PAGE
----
Appendix III School Education

What a Child Should Know at Twelve

In order to induce the heads of schools (private schools, preparatory schools, girls' schools, and 'Lower' schools) to consider seriously whether it is not possible to introduce some such method of Education by Books, let me put forward a few considerations:––

  1. The cost of the books per pupil for the six years––from six to twelve––does not average more than £1 a year. A scheme of work for elementary schools might be arranged at a much less annual cost for books.
  2. Two and a half, for Class I., to three and a half hours a day, for Class III., is ample time for this book education.
  3. Much writing is unnecessary, because the pupils have the matter in their books and know where to find it.
  4. Classes II. and III. are able to occupy themselves in study with pleasure and profit.
  5. Teachers are relieved of the exhausting drudgery of many corrections.
  6. The pupils have the afternoons for handicrafts, nature-work, walks, games, etc.
  7. The evenings are free, whether at school or at home, for reading aloud, choral singing, hobbies, etc.
  8. The pupils get many intelligent interests, beget hobbies, and have leisure for them.
  9. There is no distressing cramming for the term's examination. The pupils know their work, and find it easy to answer questions set to find out what they know, rather than what they do not know.
  10. Children of any age, however taught hitherto, take up this sort of work with avidity.
  11. Boys and girls taught in this way take up ordinary school work, preparation for examinations, etc., with intelligence, zeal, and success.

The six years' work––from six to twelve––which I suggest, should and does result in the power of the pupils––

  1. To grasp the sense of a passage of some length at a single reading: and to narrate the substance of what they have read or heard.
  2. To spell, and express themselves in writing with ease and fair correctness.
  3. To give an orderly and detailed account of any subject they have studied.
  4. To describe in writing what they have seen, or heard from the newspapers.
  5. They should have a familiar acquaintance with the common objects of the country, with power to reproduce some of these in brushwork.
  6. Should have skill in various handicrafts, as cardboard Sloyd, basket-making, clay-modelling, etc.
  7. In Arithmetic, they should have some knowledge of vulgar and decimal fractions, percentage, household accounts, etc.
  8. Should have a knowledge of Elementary Algebra, and should have done practical exercises in Geometry.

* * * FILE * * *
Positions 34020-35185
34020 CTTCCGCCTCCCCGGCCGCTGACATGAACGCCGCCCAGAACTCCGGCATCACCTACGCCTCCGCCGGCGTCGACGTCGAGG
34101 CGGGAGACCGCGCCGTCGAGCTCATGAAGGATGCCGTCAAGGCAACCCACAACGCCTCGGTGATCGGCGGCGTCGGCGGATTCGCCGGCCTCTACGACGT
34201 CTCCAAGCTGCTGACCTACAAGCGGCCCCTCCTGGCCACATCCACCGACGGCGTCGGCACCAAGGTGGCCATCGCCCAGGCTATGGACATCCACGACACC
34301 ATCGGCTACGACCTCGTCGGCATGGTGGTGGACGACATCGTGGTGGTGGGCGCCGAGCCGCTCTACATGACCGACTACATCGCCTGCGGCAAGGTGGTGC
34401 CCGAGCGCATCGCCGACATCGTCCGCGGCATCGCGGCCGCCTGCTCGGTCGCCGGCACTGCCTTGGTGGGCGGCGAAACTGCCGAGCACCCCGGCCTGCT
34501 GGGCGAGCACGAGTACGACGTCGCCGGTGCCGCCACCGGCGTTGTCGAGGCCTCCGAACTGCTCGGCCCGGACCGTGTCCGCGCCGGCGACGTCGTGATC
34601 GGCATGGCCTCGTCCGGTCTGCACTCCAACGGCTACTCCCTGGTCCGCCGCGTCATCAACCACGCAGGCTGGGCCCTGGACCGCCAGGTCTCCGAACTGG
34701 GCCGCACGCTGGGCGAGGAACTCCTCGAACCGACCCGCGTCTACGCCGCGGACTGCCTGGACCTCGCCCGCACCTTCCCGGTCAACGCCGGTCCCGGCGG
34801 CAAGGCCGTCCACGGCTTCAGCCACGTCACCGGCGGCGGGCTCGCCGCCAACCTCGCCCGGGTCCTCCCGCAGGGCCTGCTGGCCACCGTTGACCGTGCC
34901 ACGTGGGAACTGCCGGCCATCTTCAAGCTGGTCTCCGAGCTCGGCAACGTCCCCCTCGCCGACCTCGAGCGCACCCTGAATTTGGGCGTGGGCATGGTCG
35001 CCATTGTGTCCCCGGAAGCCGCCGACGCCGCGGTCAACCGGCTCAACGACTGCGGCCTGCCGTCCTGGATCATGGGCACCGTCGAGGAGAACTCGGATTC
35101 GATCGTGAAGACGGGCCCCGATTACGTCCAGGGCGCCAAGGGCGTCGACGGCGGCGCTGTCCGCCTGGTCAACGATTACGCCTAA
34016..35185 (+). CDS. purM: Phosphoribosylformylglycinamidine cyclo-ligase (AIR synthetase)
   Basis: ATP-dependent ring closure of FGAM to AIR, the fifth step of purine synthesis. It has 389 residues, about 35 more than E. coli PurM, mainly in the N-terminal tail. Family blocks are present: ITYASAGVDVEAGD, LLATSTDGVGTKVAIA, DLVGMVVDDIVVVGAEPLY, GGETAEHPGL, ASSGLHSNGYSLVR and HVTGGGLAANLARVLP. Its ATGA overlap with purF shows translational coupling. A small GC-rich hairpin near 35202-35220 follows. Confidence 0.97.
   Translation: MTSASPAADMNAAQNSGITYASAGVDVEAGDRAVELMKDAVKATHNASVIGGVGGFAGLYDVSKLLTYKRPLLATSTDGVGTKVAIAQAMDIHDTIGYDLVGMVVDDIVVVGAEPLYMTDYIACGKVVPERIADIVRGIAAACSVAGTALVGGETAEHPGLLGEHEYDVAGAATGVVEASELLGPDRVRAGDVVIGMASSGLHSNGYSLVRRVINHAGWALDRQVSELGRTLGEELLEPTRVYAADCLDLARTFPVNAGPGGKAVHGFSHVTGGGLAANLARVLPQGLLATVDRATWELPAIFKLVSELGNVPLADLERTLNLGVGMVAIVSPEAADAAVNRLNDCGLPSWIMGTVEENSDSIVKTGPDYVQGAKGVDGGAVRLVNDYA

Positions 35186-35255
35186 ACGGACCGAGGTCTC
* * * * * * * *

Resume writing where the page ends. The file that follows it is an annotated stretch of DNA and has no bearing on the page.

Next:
9. Of Elementary Latin Grammar; should read fables and easy tales, and, say, one or two books of 'Caesar.'
  10. They should have some power of understanding spoken French, and be able to speak a little; and to read an easy French book without a dictionary.
  11. In German, much the same as in French, but less progress.
  12. In History, they will have gone through a rather detailed study of English, French, and Classical (Plutarch) History.
  13. In Geography they will have studied in detail the map of the world, and have been at one time able to fill in the landscape, industries, etc., from their studies, of each division of the map.
  14. They will have learned the elements of Physical Geography, Botany, Human Physiology, and Natural History, and will have read interesting books on some of these subjects.
  15. They should have some knowledge of English Grammar.
  16. They should have a considerable knowledge of Scripture History and the Bible text. 
  17. They should have learned a good deal of Scripture and of Poetry, and should have read some Literature.
  18. They should have learned to sing on the Tonic Sol-fa method, and should know a number of English, French, and German Songs.
  19. They should have learned Swedish Drill and various drills and calisthenic exercises.
  20. In Drawing they should be able to represent common objects of the house and field with brush or charcoal; should be able to give rudimentary expression to ideas; and should be acquainted with the works of some artists through reproductions.
  21. In Music their knowledge of theory and their ear-training should keep pace with their powers of execution.

This is the degree of progress an average pupil of twelve should have made under a teacher of knowledge and ability. Progress in the disciplinary subjects, languages and mathematics, for example, must depend entirely on the knowledge and ability of the teacher.